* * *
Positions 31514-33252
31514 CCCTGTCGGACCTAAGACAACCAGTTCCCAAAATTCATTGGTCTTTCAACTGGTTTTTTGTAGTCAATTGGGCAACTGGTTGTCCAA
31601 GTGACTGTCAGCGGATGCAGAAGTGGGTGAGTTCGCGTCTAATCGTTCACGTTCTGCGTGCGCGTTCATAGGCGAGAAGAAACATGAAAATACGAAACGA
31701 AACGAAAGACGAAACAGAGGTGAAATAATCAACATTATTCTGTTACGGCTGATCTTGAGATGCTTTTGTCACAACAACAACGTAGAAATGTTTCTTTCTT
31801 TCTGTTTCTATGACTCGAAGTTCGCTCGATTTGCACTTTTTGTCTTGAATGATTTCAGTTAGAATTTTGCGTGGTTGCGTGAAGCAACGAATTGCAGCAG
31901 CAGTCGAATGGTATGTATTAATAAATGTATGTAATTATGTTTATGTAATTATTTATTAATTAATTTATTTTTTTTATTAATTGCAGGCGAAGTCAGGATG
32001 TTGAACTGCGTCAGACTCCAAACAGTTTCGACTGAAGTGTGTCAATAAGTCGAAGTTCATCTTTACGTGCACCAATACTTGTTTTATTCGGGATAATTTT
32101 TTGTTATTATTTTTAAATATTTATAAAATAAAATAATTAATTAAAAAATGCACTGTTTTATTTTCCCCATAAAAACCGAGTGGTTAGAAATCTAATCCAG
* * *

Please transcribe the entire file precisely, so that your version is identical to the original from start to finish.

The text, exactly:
Positions 31514-33252
31514 CCCTGTCGGACCTAAGACAACCAGTTCCCAAAATTCATTGGTCTTTCAACTGGTTTTTTGTAGTCAATTGGGCAACTGGTTGTCCAA
31601 GTGACTGTCAGCGGATGCAGAAGTGGGTGAGTTCGCGTCTAATCGTTCACGTTCTGCGTGCGCGTTCATAGGCGAGAAGAAACATGAAAATACGAAACGA
31701 AACGAAAGACGAAACAGAGGTGAAATAATCAACATTATTCTGTTACGGCTGATCTTGAGATGCTTTTGTCACAACAACAACGTAGAAATGTTTCTTTCTT
31801 TCTGTTTCTATGACTCGAAGTTCGCTCGATTTGCACTTTTTGTCTTGAATGATTTCAGTTAGAATTTTGCGTGGTTGCGTGAAGCAACGAATTGCAGCAG
31901 CAGTCGAATGGTATGTATTAATAAATGTATGTAATTATGTTTATGTAATTATTTATTAATTAATTTATTTTTTTTATTAATTGCAGGCGAAGTCAGGATG
32001 TTGAACTGCGTCAGACTCCAAACAGTTTCGACTGAAGTGTGTCAATAAGTCGAAGTTCATCTTTACGTGCACCAATACTTGTTTTATTCGGGATAATTTT
32101 TTGTTATTATTTTTAAATATTTATAAAATAAAATAATTAATTAAAAAATGCACTGTTTTATTTTCCCCATAAAAACCGAGTGGTTAGAAATCTAATCCAG